Built to Last is sweet and charming read that reminded me of a couple of books I’ve read this year and mashed them into a single volume. You have the child star who’s gotten involved in life outside of their gig acting (a la Birds of California), you have the reunion that takes place for a public event, and you have the two co-stars who find themselves in love. I’ve read the premise before, but the execution is what matters, and this one is definitely worth the read.
The amazingly named Shelby Springfield (is Hahn a Simpsons fan?) is still trying to overcome her past as a child star. She was a costar on the Disney/Nickelodeon style The World According to Jackson, where she played Makayla, the sweetheart of the titular character. Shelby and her co-star, Lyle Jessup, dated in real life, and when they went through a horrible breakup as they exited their teens, the world shifted. Shelby tried to break out of the box to become a singer, and instead had a big old public meltdown, and Lyle made creative grist out of their breakup (see: You Chose Wrong, his Grammy-winning hit about her leaving him). Her mother – a pushy stage mother who actually wrote a tell-all book about her – is a nightmare she’s mainly shut out of her life. Now she’s trying to pick up the pieces as a furniture rehabilitator, and is living with her dad while doing so.
Cameron Riggs, who played Jackson’s best friend on the show, has long since carried a torch for Shelby. He’s always hated her mother (his equally negative relationship with his dad is no prize either), and tried to defend her against the world’s slings and arrows. Cameron became a globetrotting documentary filmmaker, but he’s always come home whenever Shelby needs him.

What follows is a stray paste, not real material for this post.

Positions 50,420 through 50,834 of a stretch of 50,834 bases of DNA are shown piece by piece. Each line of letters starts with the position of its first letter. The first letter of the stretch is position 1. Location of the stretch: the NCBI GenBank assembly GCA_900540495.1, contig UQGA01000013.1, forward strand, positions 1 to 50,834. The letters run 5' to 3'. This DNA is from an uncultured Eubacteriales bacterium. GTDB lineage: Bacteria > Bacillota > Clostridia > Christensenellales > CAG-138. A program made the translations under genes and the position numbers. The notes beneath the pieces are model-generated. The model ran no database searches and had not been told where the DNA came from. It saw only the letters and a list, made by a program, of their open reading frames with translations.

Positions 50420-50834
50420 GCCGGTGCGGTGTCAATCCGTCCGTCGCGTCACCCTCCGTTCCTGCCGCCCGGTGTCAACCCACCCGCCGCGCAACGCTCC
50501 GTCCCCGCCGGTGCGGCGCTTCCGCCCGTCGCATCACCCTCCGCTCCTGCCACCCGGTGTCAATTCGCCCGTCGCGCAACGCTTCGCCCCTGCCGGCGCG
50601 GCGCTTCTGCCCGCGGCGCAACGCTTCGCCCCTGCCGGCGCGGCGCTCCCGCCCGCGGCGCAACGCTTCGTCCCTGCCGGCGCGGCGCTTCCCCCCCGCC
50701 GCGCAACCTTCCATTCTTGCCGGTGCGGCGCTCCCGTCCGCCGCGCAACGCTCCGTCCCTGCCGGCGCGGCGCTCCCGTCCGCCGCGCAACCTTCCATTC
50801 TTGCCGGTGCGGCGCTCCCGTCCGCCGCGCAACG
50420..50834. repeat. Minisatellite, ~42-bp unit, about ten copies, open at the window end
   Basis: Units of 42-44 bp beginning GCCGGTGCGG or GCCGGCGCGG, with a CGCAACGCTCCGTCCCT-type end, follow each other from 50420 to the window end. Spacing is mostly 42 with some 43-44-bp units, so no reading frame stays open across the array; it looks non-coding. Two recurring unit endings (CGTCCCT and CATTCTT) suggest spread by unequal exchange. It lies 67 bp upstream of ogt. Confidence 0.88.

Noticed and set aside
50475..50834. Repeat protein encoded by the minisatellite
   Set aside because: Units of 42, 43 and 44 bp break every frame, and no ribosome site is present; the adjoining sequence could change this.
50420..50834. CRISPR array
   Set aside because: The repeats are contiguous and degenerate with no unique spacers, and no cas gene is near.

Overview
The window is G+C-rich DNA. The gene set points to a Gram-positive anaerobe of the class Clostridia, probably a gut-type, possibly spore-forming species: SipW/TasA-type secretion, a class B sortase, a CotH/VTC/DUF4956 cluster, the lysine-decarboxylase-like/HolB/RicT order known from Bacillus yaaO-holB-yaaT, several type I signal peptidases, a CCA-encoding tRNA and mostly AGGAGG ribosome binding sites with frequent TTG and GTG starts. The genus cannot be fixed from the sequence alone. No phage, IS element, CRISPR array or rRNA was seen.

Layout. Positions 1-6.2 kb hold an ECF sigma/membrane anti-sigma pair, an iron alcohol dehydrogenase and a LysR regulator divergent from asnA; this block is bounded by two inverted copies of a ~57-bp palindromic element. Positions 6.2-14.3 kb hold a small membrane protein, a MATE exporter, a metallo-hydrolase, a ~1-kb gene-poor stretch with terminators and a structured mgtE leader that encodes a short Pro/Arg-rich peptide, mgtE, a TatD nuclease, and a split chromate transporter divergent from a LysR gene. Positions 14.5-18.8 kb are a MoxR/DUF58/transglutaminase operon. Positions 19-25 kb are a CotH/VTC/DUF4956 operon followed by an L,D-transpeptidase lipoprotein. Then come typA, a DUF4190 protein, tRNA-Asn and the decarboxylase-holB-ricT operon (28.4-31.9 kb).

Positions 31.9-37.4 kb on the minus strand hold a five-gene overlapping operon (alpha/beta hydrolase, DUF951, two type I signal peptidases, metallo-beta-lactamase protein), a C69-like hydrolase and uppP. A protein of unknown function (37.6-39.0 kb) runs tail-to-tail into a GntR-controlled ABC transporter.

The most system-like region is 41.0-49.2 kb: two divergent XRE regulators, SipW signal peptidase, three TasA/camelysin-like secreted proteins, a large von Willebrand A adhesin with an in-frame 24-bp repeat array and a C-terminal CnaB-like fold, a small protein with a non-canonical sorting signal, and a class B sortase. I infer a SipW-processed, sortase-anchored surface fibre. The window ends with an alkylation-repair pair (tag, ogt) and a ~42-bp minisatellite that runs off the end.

This time, he’s called home for a different reason. Lyle has a proposal for them – a reality home renovation show called HomeMade. Though Shelby is reluctant to step back into the spotlight and Cameron is reluctant to settle down, Lyle coaxes them into appearing on the show. The problem, naturally, will be keeping things professional – which is hard to do when Cameron and Shelby are tempted to give their attraction another try and the ever-scheming Lyle dedicates himself to causing drama. But a shot at redemption for Shelby and a shot at love for Cameron are waiting around the bend.
Built to Last is realistic about the pain that child stars go through. Cameron, in particular, is a likable cinnamon-roll who loves Shelby no matter what but is reluctant to take the relationship further. Shelby, too, is a likable person who’s survived a hellish childhood (her mother is a true nightmare). Hahn gets everything right about tabloid culture, and provides a lot of fun. Lyle – a Justin Timberlake-clone, complete with his very own modelized wife – is a perfect foil for them both.
The romance here provides a nice, spicy slow burn, and it’s a comfortable pace that gives Cameron and Shelby – who are worth liking and loving time to grow on readers. I liked Shelby’s relationship with her father, Cameron’s struggle in overcoming his relationship with his own dad, and Shelby’s reunion with her dream of becoming a singer.
Built to Last is fun and romantic, and a good way to spend an early fall afternoon.
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